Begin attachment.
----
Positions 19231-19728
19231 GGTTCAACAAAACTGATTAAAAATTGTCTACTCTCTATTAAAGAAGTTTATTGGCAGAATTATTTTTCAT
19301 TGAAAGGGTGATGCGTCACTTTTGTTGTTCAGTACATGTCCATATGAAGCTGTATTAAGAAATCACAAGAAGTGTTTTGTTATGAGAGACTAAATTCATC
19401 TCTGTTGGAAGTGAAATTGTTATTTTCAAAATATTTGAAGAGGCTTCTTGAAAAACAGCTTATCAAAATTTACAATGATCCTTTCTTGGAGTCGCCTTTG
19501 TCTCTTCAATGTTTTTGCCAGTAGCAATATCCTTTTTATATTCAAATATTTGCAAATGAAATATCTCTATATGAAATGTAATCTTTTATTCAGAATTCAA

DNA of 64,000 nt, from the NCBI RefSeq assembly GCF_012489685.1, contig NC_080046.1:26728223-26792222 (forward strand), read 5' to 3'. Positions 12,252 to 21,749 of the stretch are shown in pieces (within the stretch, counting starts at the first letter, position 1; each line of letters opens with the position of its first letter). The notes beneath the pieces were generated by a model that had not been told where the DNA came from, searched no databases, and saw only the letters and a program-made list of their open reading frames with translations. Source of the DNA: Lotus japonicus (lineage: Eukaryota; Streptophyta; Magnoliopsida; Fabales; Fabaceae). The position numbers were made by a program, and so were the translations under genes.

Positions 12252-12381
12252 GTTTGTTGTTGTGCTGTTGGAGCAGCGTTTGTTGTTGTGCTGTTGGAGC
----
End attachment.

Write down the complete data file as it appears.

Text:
Positions 19231-19728
19231 GGTTCAACAAAACTGATTAAAAATTGTCTACTCTCTATTAAAGAAGTTTATTGGCAGAATTATTTTTCAT
19301 TGAAAGGGTGATGCGTCACTTTTGTTGTTCAGTACATGTCCATATGAAGCTGTATTAAGAAATCACAAGAAGTGTTTTGTTATGAGAGACTAAATTCATC
19401 TCTGTTGGAAGTGAAATTGTTATTTTCAAAATATTTGAAGAGGCTTCTTGAAAAACAGCTTATCAAAATTTACAATGATCCTTTCTTGGAGTCGCCTTTG
19501 TCTCTTCAATGTTTTTGCCAGTAGCAATATCCTTTTTATATTCAAATATTTGCAAATGAAATATCTCTATATGAAATGTAATCTTTTATTCAGAATTCAA

DNA of 64,000 nt, from the NCBI RefSeq assembly GCF_012489685.1, contig NC_080046.1:26728223-26792222 (forward strand), read 5' to 3'. Positions 12,252 to 21,749 of the stretch are shown in pieces (within the stretch, counting starts at the first letter, position 1; each line of letters opens with the position of its first letter). The notes beneath the pieces were generated by a model that had not been told where the DNA came from, searched no databases, and saw only the letters and a program-made list of their open reading frames with translations. Source of the DNA: Lotus japonicus (lineage: Eukaryota; Streptophyta; Magnoliopsida; Fabales; Fabaceae). The position numbers were made by a program, and so were the translations under genes.

Positions 12252-12381
12252 GTTTGTTGTTGTGCTGTTGGAGCAGCGTTTGTTGTTGTGCTGTTGGAGC